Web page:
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Party Talk

A guide to successful chatting — with just about anyone.

Party Talk

Holidays usually involve a full deck of gatherings, from intimate dinners to company shindigs. The sheer number of conversations can lead even extreme extroverts to fantasize about a night of Netflix. Still, parties don’t have to be an endless round of weather reports and job-status updates.

At most events, you’ll encounter numerous personality types, and small talk can be challenging or charming. Learn which conversation strategies to embrace with whom, and you might find yourself moving beyond idle chatter and into a conversation you really enjoy.

The Narcissist 

Typical talk:

“Oh, you’ve been traveling? Let me tell you all about my last trip . . . and my kids . . . and my job.”

Center-of-the-world types have a knack for turning any conversational topic into a monologue. Then again, we can all fall prey to chattering about ourselves when we’re nervous.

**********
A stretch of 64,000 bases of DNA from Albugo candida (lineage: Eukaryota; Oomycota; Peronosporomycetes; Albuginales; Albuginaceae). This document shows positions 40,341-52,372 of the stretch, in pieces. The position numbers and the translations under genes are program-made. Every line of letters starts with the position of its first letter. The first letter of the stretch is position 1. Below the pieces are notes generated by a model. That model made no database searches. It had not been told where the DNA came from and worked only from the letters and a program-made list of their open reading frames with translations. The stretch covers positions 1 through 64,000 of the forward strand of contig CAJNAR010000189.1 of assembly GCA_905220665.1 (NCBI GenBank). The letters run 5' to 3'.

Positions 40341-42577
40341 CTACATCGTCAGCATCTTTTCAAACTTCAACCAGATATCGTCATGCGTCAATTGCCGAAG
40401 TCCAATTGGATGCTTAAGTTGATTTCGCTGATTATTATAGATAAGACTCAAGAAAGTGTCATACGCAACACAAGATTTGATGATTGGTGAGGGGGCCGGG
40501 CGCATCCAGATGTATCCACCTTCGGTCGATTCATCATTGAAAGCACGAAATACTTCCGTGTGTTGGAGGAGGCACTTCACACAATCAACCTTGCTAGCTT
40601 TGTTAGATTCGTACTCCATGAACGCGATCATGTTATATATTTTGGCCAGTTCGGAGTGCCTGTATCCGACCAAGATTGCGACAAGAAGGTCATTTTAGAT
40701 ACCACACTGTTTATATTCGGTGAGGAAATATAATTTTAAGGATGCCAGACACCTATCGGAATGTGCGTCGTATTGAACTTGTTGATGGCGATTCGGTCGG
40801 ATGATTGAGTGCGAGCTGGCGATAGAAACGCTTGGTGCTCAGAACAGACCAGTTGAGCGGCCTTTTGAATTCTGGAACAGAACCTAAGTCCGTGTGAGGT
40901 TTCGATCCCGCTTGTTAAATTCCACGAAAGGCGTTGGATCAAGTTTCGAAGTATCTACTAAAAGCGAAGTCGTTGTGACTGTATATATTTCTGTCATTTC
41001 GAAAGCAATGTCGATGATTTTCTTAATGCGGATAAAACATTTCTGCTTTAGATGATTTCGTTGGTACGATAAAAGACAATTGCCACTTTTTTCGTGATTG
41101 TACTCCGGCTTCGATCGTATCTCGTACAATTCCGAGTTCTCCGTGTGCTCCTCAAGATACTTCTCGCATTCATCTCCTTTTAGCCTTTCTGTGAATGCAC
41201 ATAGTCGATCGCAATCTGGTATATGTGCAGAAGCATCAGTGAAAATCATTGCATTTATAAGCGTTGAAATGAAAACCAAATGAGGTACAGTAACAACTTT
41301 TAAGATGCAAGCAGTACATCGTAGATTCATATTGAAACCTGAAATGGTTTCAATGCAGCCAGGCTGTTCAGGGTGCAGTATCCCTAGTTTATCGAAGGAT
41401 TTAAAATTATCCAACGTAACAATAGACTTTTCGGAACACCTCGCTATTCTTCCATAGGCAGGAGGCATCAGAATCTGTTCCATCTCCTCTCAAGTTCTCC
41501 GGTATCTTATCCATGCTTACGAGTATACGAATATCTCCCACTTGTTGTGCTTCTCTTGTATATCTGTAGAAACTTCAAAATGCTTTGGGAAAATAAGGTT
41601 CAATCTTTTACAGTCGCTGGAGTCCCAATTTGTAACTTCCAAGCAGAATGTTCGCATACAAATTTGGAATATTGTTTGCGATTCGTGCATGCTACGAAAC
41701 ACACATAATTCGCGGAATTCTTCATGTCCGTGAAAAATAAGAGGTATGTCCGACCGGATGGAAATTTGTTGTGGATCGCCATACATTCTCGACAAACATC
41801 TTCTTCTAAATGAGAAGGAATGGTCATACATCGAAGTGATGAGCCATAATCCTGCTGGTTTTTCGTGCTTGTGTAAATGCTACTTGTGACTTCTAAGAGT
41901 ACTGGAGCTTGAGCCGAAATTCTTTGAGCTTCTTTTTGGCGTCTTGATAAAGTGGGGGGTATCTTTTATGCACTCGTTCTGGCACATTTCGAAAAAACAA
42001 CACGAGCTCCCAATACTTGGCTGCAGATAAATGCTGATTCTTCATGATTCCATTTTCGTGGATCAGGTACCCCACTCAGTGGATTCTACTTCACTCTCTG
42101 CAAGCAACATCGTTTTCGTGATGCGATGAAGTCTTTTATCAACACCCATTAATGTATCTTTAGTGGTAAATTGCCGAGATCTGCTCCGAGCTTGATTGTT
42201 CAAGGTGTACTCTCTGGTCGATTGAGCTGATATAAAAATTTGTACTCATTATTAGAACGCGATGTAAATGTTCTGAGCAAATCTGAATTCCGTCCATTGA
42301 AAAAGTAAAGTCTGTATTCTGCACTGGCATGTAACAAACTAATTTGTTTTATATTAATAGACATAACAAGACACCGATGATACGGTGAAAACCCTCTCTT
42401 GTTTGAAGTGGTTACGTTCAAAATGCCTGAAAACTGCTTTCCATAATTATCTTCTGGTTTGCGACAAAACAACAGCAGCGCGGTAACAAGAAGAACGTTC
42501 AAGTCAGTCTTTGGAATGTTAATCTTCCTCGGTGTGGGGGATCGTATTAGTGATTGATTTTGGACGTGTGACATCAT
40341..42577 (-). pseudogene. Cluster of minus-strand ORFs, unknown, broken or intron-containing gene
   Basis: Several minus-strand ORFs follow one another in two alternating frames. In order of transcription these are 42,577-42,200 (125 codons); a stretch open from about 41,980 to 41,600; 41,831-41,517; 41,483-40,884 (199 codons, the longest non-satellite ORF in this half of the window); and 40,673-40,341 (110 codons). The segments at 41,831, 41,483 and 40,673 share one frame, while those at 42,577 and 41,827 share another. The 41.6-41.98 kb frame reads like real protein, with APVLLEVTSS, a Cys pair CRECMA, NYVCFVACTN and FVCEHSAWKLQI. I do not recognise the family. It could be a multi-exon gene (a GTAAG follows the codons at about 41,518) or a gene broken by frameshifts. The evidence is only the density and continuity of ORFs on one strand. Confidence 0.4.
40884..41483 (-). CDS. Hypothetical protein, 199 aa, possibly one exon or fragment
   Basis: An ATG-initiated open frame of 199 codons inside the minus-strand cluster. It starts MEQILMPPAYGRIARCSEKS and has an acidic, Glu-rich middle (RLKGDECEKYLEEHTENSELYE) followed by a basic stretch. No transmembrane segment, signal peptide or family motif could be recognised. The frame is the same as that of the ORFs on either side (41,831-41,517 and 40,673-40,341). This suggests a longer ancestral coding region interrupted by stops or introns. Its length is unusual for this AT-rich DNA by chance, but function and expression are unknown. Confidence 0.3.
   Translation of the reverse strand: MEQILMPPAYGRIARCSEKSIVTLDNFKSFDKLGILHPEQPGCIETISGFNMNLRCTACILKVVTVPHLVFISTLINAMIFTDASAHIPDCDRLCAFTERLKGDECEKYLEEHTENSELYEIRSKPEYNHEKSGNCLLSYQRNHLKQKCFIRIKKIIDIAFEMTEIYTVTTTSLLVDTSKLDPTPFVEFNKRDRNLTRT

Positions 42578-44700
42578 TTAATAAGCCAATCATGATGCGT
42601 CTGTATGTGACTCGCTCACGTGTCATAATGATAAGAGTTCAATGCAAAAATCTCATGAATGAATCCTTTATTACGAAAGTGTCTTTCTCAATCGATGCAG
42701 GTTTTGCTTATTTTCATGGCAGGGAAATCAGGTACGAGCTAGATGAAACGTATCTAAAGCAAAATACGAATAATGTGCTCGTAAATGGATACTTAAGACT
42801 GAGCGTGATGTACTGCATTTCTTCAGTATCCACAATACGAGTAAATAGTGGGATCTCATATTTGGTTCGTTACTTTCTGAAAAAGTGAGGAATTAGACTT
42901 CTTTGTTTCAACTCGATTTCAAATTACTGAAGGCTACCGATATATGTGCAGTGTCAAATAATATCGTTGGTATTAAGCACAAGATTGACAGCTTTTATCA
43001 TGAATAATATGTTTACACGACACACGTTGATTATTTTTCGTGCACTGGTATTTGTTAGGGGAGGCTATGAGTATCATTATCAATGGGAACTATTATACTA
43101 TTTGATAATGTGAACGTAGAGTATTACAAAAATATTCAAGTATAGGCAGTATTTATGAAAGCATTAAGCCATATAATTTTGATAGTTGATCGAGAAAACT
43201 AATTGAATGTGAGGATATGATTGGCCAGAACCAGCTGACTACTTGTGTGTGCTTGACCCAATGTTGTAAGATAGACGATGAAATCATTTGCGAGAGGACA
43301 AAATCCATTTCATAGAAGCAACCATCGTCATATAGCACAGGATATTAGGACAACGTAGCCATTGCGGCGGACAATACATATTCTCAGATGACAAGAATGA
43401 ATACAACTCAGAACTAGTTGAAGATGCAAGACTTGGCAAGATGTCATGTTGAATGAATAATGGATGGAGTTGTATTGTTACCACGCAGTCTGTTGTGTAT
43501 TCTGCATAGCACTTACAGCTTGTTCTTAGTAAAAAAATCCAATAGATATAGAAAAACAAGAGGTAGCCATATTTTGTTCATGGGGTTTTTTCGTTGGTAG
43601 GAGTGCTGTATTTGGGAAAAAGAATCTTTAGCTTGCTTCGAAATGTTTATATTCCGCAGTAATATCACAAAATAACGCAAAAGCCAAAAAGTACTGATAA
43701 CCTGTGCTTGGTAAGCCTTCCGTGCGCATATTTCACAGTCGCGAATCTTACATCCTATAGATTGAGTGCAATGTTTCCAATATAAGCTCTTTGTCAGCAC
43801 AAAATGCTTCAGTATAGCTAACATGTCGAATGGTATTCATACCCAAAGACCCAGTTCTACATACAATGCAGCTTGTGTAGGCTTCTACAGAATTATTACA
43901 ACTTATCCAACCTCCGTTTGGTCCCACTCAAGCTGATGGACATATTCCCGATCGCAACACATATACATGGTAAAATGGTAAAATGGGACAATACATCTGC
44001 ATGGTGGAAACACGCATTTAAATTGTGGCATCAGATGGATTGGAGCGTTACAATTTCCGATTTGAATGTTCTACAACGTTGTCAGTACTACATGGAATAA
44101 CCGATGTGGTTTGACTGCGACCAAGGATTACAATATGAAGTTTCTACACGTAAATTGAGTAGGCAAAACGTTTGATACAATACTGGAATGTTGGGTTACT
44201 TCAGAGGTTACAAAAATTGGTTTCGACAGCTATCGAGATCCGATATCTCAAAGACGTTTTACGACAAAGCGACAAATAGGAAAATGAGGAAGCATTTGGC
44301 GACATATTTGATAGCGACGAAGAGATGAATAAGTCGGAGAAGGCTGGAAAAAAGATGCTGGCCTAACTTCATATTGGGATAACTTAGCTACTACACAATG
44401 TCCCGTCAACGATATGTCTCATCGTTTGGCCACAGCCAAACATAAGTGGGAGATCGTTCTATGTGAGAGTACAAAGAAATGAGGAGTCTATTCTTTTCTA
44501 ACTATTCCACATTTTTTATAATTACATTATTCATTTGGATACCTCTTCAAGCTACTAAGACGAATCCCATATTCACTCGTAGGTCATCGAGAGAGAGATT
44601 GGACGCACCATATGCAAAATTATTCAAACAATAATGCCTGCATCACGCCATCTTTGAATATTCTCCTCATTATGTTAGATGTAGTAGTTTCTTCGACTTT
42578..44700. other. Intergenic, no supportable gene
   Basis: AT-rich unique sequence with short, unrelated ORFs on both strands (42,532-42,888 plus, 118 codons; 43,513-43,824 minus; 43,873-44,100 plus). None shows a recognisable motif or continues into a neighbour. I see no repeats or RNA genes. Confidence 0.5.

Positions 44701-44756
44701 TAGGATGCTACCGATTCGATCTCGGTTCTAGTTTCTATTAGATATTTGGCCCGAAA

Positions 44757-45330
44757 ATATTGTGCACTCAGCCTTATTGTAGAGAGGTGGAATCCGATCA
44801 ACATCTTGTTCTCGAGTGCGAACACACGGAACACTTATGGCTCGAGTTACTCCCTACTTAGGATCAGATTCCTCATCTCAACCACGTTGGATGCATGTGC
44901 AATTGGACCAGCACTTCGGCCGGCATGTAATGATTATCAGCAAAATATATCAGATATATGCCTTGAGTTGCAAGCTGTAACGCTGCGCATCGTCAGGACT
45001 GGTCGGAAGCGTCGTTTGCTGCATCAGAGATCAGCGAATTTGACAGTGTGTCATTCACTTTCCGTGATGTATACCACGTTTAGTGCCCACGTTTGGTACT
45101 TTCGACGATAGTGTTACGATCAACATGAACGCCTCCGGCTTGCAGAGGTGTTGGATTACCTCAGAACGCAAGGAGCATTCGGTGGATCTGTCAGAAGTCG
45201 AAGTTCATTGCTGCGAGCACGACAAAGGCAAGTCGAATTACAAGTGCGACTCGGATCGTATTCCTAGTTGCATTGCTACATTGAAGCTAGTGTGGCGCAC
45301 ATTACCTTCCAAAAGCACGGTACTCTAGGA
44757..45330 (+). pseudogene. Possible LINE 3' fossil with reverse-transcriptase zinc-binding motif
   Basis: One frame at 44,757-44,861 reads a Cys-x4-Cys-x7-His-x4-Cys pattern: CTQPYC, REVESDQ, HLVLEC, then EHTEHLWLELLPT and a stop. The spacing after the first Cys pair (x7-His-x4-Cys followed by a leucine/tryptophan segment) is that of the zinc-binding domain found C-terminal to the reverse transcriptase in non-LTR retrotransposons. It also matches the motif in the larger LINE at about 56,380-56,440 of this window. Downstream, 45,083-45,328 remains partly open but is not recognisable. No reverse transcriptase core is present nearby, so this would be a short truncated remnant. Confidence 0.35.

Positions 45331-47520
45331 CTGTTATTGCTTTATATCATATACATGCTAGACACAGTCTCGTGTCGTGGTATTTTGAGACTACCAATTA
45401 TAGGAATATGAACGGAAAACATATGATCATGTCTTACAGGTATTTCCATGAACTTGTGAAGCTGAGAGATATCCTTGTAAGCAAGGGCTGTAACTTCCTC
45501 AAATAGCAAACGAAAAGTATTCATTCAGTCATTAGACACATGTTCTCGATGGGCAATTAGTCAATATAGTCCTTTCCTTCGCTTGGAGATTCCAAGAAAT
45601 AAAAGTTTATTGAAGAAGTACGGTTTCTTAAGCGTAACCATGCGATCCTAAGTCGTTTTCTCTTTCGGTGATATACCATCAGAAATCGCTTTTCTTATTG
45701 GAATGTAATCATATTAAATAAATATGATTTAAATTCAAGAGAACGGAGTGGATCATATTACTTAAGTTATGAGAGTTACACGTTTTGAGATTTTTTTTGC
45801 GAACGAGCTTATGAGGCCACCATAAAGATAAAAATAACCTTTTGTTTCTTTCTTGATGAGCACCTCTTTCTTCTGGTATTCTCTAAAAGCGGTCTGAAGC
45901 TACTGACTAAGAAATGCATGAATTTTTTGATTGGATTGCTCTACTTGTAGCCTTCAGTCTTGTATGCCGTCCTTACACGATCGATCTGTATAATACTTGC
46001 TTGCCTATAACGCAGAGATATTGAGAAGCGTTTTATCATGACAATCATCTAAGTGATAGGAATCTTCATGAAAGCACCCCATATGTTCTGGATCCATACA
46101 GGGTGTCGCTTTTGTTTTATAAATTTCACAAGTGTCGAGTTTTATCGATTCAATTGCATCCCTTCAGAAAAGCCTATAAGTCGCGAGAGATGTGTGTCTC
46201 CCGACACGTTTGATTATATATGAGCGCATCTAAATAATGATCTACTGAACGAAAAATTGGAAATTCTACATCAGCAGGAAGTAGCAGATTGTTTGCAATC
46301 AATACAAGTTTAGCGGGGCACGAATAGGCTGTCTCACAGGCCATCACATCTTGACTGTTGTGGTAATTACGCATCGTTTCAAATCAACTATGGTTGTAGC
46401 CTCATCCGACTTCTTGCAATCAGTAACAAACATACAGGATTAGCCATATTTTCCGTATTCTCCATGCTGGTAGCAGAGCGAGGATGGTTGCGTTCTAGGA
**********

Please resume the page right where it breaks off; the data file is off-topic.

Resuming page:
Either way, self-interested conversationalists excel at filling awkward silences, so when you feel tired of talking, they might be the perfect conversational partner.

Best response:
If you’re stuck listening to a narcissist, you can do one of two things: Go with the flow, or engage others in the conversation.

In the first case, slow down and pay close attention. Make it a listening exercise. Ask questions, looking for elements of his or her story that you can take interest in.

In the second case, see if you can entice a third party to join the chat. A three-way conversational flow might prove more rewarding for all involved.

The Downer

Typical talk:
“You like the food here? It’s too spicy for me, but then, no one ever adjusts spices correctly. Who makes spicy food for a crowd, anyway? This snow is such a huge drag. It took me forever to get here.”

To the downer, the world is a dreary place, packed with perpetual injustices. And he or she may be inclined to find the sad or dark in whatever you choose to share, too.

Best response:
Express empathy and camaraderie where you can (as in, “Wow, it sounds like you’ve had a rough day!”). But avoid getting drawn into the vortex of doom or allowing the conversation to drift too long in a sea of toxicity.

“It’s very easy to build rapport through negativity and gossip, but resist that temptation,” suggests Daniel Post Senning, spokesperson at The Emily Post Institute, and great-great-grandson of the etiquette doyenne. Offer up some reflections on what you’re enjoying about the party instead.

The Connector

Typical talk:

“Sarah, have you met Ian? He was just talking about his sculpture project downtown. Ian, meet Sarah — she loves sculpture. Oh, and there’s Michelle!”